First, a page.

By his word and by his action, the Khalifa ensured due process for the alleged victim and for the accused — successfully upholding his sacred responsibility of justice. Contrary to Professor Upal’s meritless assertions, the public record demonstrates that at no point did the Khalifa engage in any sort of victim shaming, silencing, censorship, or bullying. Those parsing through the audio recording — often through fallacious mistranslations of the Urdu transcript from virulent anti-Ahmadi bigots — insist on objecting to the Khalifa’s advice to the alleged victim to leave the matter alone for now, or for pointing out the fact that this is allegedly a three-decade-old case of abuse and the alleged victim has provided inconclusive evidence, or advising her that her honor is in maintaining confidentiality and pursuing formal channels for her concerns. Those who object to these statements remind me of the famous piece of wisdom from Cardinal Richelieu (1585–1642) when he declared, “If you give me six lines written by the hand of the most honest of men, I will find something in them which will hang him.”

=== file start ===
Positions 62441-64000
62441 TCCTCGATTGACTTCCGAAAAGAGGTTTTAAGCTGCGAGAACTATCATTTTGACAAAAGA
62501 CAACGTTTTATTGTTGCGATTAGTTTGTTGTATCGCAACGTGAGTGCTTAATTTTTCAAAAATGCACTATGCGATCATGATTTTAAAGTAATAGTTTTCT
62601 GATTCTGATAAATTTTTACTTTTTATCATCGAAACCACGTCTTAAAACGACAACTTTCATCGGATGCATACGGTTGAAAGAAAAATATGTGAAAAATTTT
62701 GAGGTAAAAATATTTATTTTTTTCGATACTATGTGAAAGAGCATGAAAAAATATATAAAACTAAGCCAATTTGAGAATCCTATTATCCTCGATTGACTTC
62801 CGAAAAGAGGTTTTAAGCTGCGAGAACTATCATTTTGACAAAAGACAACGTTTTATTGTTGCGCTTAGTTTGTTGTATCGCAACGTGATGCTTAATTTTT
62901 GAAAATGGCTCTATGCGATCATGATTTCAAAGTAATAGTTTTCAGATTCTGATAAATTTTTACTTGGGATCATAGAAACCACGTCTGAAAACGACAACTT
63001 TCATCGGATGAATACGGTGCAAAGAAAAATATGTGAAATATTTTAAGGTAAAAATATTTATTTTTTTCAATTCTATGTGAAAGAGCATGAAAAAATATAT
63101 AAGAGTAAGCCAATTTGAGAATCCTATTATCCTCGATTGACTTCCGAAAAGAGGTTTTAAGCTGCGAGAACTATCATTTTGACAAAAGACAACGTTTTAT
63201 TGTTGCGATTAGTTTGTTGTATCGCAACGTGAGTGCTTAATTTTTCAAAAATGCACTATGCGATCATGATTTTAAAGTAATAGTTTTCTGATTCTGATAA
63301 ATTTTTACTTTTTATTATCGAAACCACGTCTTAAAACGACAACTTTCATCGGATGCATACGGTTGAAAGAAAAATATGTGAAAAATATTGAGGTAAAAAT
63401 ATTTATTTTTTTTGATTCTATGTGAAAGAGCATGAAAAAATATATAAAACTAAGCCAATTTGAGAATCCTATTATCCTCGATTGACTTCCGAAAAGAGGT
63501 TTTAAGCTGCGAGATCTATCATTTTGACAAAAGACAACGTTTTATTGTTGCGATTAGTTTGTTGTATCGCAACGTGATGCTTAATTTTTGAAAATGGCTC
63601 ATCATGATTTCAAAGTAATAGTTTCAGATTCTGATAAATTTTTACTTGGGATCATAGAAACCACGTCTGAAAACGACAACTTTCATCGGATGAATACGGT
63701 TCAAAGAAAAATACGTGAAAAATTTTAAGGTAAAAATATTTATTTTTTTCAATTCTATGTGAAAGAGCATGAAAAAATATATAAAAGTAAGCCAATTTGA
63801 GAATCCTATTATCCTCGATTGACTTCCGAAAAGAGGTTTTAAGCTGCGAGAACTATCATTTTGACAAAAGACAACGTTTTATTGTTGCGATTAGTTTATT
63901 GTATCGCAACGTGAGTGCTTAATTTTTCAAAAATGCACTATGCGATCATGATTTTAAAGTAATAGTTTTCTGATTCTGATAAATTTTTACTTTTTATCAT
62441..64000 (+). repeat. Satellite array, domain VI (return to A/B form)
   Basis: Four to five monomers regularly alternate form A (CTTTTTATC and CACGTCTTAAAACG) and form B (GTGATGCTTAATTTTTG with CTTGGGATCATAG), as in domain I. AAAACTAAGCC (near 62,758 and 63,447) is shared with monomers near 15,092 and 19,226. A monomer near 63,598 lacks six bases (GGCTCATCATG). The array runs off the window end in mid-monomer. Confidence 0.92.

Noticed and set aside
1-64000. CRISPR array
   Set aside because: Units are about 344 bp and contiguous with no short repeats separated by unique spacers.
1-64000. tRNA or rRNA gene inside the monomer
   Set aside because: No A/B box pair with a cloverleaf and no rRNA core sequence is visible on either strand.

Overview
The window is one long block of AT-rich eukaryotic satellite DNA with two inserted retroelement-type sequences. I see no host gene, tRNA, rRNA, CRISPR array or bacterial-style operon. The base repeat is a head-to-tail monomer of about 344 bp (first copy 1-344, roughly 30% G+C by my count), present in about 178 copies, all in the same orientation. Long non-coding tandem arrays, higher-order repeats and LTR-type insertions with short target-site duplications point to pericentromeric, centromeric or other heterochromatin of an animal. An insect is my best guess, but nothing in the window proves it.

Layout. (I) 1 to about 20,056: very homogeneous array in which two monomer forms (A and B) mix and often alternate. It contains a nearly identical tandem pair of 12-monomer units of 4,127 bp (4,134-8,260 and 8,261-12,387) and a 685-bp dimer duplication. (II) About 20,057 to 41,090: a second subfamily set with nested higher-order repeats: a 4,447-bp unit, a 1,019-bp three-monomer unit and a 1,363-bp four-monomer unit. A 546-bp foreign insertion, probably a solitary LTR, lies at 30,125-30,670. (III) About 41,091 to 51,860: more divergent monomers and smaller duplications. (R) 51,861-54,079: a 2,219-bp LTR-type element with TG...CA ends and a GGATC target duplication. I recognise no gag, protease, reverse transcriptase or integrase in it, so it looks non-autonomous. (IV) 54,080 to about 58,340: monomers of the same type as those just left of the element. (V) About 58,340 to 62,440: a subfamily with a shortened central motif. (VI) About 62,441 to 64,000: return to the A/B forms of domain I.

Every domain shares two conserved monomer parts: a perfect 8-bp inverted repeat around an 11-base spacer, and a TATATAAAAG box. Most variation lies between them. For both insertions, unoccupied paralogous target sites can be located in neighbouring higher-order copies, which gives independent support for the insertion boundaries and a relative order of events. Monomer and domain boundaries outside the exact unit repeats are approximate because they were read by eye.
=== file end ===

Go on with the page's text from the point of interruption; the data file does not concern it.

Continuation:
Context is crucial, even with the most honest of men, the Khalifa.The Khalifa’s words and actions were not only in line with Islamic teachings to protect both the alleged victim and those who may be potentially falsely accused, but they are precisely in line with modern day criminal investigative procedure.

While parroting the claim that the Khalifa “withdrew his support” from the alleged victim, Professor Upal offers no evidence of this allegation. None. On the contrary, he curiously cites the alleged victim to say,

“You stepped up in this situation like a Knight in shining armour but then you took your lance and plunged into my heart.”

The Professor obviously has no knowledge of what the alleged victim is referring to here — and tellingly does not even fairly describe how the Khalifa “stepped up like a Knight.” What exactly is the Khalifa’s “withdrawal of support”? Not validating the alleged victim’s claims prior to completion of an internal or police investigation or commencement of any actual criminal charge?